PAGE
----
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The Story of Broke: Where Do All Our Tax Dollars Go?

| Monday November 14th, 2011 | 0 Comments

A great deal of discussion these days centers around change and how to achieve it. We need better schools, green technology, more public transportation, and more comprehensive health care, among other things. Meanwhile, state and federal budgets are stretched thin and it seems like finding money for these programs is a pipe dream. Annie Leonard, creator of The Story of Stuff, begs to differ. She has a brand-new video out called The Story of Broke that shines a spotlight on subsidies and the outdated, wasteful, inequitable way our tax dollars are being allocated.

Leonard has spent more than twenty years traveling the world investigating where our stuff comes from and where it goes. She has visited factories and dumps and observed the consumption of goods in societies around the globe. For years she gave talks about what she’d seen and what she’d learned. She finally filmed an animated short of one speech 2007 and called it The Story of Stuff. She posted it online, hoping for 50,000 people to view it, discuss it and initiate change. The video garnered 50,000 hits in one day. Leonard went on to create The Story of Stuff Project and several more videos about bottled water, cosmetics, electronics, and cap and trade, that have collectively amassed more than 15 million views. The Story of Broke is the latest in that series.

When I asked her how she decided on what topics to cover, she explained that she got a lot of requests from viewers, but she and the team at The Story of Stuff Project also focused on big issues that they felt that people needed to be talking about, like, “things that tend to be wonky or technical or there’s just not a lot of discussion about it, like manufactured demand or planned obsolescence or corporate hijacking of our democracy.”

Leonard has been heavily involved with many environmental organizations and causes including the Funders Workgroup for Sustainable Production and Consumption, Health Care Without Harm, and Greenpeace International. She has given hundreds of speeches about consumption and environmentalism and has been met with skepticism about her optimistic hope for a better future.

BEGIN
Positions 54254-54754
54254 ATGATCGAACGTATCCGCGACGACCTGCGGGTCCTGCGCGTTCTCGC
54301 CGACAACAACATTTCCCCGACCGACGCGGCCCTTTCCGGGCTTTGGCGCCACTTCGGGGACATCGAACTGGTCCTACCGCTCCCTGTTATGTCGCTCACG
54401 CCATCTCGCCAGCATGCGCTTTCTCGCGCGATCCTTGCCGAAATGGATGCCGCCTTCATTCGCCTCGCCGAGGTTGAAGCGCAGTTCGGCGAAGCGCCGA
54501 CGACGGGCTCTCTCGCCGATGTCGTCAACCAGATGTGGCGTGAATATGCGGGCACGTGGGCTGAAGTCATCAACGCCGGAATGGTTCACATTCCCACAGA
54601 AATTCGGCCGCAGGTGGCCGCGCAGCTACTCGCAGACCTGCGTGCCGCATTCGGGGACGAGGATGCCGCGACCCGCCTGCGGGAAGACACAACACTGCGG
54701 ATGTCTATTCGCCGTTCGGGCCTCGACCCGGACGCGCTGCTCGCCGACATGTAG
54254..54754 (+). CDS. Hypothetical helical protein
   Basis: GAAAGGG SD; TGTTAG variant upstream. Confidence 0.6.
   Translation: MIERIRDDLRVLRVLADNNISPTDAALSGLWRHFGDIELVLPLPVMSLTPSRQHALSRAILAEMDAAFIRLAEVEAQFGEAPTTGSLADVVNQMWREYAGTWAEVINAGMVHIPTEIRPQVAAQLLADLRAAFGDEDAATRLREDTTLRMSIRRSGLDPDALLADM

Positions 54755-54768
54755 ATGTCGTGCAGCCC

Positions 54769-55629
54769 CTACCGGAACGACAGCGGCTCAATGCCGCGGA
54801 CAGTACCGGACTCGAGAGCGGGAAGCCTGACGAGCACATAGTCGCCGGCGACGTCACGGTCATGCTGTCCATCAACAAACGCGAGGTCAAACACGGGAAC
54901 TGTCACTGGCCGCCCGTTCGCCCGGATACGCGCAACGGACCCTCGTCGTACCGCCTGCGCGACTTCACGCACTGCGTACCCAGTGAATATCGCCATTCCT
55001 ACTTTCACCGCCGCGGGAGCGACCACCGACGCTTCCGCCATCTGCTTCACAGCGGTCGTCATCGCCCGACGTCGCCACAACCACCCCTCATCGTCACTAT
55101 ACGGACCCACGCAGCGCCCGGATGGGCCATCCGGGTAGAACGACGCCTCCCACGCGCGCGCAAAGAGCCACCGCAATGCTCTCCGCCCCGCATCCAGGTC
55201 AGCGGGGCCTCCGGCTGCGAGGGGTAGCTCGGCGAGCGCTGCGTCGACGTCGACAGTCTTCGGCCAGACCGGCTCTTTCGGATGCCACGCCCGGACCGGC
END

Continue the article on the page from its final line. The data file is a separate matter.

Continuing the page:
“I would give these talks all over and talk about how it is absolutely possible to build a safe, healthy, fair society – I am absolutely convinced of it. The technology exists, the research exists, we absolutely could do it, and people would raise their hands and say, yes, but we can’t because we are butting up against the coal industry and the oil industry and corporations have too much control of Congress and we can’t get good laws passed because corporations get mad, and so we made a film about corporate power and some steps we can take to reign in corporate power in our democracy so we can take our democracy back.

The Story of Broke is about when I talk about how we can make a safe, healthy, fair and fun society, people write back and say, ‘There’s no money for that. It’s a nice idea: safe products and clean energy – but there’s no money for that.’

But the truth is – there IS money for it. There’s a lot of money for it. It’s our money, and we’re giving that money right now to nuclear reactors, loan guarantees, and enormous subsidies for incredibly profitable oil and gas companies. There is money – don’t accept this when you are out there in the world trying to make something better and the government says there is no money for that. There is money and we should get involved with what’s happening to it. Right now it’s being used to prop up the dinosaur economy and what we should use it for instead is to build a healthy, fair future.”

The Story of Broke defines the different types of subsidies, who gets them and what happens to our tax dollars using clean, black and white animation and easy-to-understand narration by Leonard herself that is the hallmark of all of The Story of Stuff videos. In a time when the economy is foremost in people’s minds, will it spur viewers to call for the funds to be reallocated to issues like education and the environment?

“We have to really encourage people we know to get involved in making our voices heard. It is absolutely true that these super-rich, big companies are controlling the dialogue right now, but there are more of us, than of them. So every day that we do not voice our opinions, we’re actually voting for the status quo to continue. We need to be writing letters to the editors of newspapers, we need to be writing to our congress members – we’ve simply got to engage. This country is way too incredible and wonderful and valuable to just hand off to people who don’t actually care about it. So we need to take our country back. We can make our products safe and our schools good and our environment clean. But we’ve got to get the power so our government is working for us, instead of the big companies.”

Elections are looming and it remains to be seen if dialogue will translate into action.


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